Dez 4, 2010, 2:33 pm

#23 - I've been a bit busy, leaving me little time to follow threads on LT, but I'm glad to see you enjoyed Salka Valka as much as I did last summer. This book was a surprise to me too and it seems everyone who reads it is enchanted by it.

Dez 21, 2010, 2:33 pm

Northern Lights by Drago Jancar

Ugh, I really trudged through this book. Seems I wasn't the only one. Somehow I missed in my research for a book from Slovenia, that others did not enjoy this novel.

It takes place in the 30's. A man from Austria takes up residence in a hotel in Slovenia. He meets a slew of people. All I can say is that the chapters were short, which made it easier to get through.

Jan 27, 2011, 12:14 pm

Johanna Spyri

When searching for a novel from Switzerland, I hit on Max Frisch, who I've read once before and didn't enjoy it. I thought about giving him another chance. But Heidi kept coming up in my searches. Finally I decided to go for the quintessential book associated with Switzerland. It was a good choice!

I knew only of Heidi, her Grandfather, and the Mountains. Didn't realized Heidi had lived in Frankfurt for a time. Didn't realize that Heidi really had short, dark hair (not blonde). So I'm happy that I read the story (actually 2 books), especially in the wintertime. It reminded me of all my hiking in the Alps and brought back nice memories.

Abr 27, 2011, 12:41 pm

The Redbreast by Jo Nesbo

A great crime novel set in the 90's and the 40's in Norway and on the WW2 front. My friends have been urging me to read his novels for a year, and I'm glad to finally have read one.

I've read a lot of books set in Sweden, so it took me a little bit to get used to the town names after being used to Malmo and Stockholm. There were also a lot of characters in the book and I was forever getting confused on who was who.

highly recommended for those crime novel fans out there

Maio 27, 2011, 5:43 am

The Unbearable Lightness of Scones by
Alexander McCall Smith

Am vacationing in Scotland in real life, so for my birthday the girls got me this book. I think I've missed at least one in the series, but you really don't need it. Fun to be walking in the same streets that the book is written about. Think though that I need to read some Rankin to round out my Scot's category.

Jun 3, 2011, 7:14 am

I've only read the first book in McCall Smith's 44 Scotland Street series, and I need to read more. I enjoyed the characters, especially Bertie. I'd like to find out what he's been up to!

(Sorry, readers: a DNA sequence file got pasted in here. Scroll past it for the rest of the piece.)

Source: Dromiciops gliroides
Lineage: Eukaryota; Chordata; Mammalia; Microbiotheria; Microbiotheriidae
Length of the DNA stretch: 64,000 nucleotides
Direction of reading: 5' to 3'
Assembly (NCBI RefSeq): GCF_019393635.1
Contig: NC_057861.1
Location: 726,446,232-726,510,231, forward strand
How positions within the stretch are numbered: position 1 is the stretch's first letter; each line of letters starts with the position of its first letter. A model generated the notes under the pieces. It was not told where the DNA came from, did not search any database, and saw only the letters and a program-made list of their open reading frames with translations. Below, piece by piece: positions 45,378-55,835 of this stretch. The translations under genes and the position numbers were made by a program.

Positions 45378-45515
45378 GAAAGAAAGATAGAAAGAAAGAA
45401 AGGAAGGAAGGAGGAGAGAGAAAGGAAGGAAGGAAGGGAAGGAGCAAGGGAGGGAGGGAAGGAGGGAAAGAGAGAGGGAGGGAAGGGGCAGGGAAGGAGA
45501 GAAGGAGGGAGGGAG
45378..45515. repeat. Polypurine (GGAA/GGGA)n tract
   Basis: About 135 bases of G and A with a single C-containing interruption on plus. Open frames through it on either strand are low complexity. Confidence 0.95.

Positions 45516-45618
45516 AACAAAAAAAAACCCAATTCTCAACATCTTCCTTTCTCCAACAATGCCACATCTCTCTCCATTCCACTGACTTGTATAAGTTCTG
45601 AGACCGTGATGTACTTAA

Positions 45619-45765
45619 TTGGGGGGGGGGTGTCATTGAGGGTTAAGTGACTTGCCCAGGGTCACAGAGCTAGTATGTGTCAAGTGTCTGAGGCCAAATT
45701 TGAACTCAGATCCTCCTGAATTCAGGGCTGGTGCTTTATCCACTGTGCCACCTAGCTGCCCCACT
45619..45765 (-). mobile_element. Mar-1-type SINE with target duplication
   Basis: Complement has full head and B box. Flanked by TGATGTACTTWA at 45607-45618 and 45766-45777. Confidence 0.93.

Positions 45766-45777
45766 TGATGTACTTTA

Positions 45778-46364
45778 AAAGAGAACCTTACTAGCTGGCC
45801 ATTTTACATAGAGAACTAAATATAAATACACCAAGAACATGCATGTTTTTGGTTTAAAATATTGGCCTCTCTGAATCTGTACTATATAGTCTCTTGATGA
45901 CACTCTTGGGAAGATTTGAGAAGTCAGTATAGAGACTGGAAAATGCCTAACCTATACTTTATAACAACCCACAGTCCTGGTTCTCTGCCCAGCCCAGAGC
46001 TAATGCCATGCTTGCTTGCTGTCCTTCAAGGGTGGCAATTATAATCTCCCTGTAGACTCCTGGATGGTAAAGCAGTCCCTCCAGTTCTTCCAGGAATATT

Jun 10, 2011, 9:52 am

Funny, Bertie is the reason I want to read the books I've missed in the series. He's such a great character, and I feel like he'll get even stronger in the books after The Unbearable Lightness of Scones.

Jul 30, 2011, 12:28 pm

Death and the Penguin
by Andrey Kurkov

A fabulous novella set in Kiev. A man starts writting obituaries for a newspaper including preparing some for future deaths of notable people. Suddenly these people start to die. But the best thing about this novel is the Penguin. A year before the zoo in Kiev asked people to take in some of the animals that they could no longer care for, and Viktor took home a penguin, Misha. Misha has this silent presence in the story which is such a thrill to read. Well worth picking up!

Jul 30, 2011, 6:31 pm

I've read other good reviews of Death and the Penguin. Sounds like a good read.

Nov 28, 2011, 10:10 am

The Fishermen
Hans Kirk

Quite an interesting read about a group of very religious fishermen that move from the West Coast of Denmark and settle in an area that is not so zealous in their beliefs. My copy claimed it was the most read book in Denmark by a Danish author, but it wasn't printed in the US until the last decade because of the book and the author's communist leanings. It was also banned and burned under the Nazi occupation. Definately recommended.

Fev 24, 2012, 9:49 am

Under the Yoke
Ivan Vazov

A great book published at the end of the 1800's about some grassroots revolutionaries trying to free their country from the Turks. It was a very well written book, and I especially enjoyed learning more about this time period which I knew nothing about beforehand.

Editado: Fev 25, 2012, 7:49 am

I'm reading Under the Yoke right now and I'm completely caught up in the drama. I almost feel like I could walk out my door right into the midst of Byala Cherkva!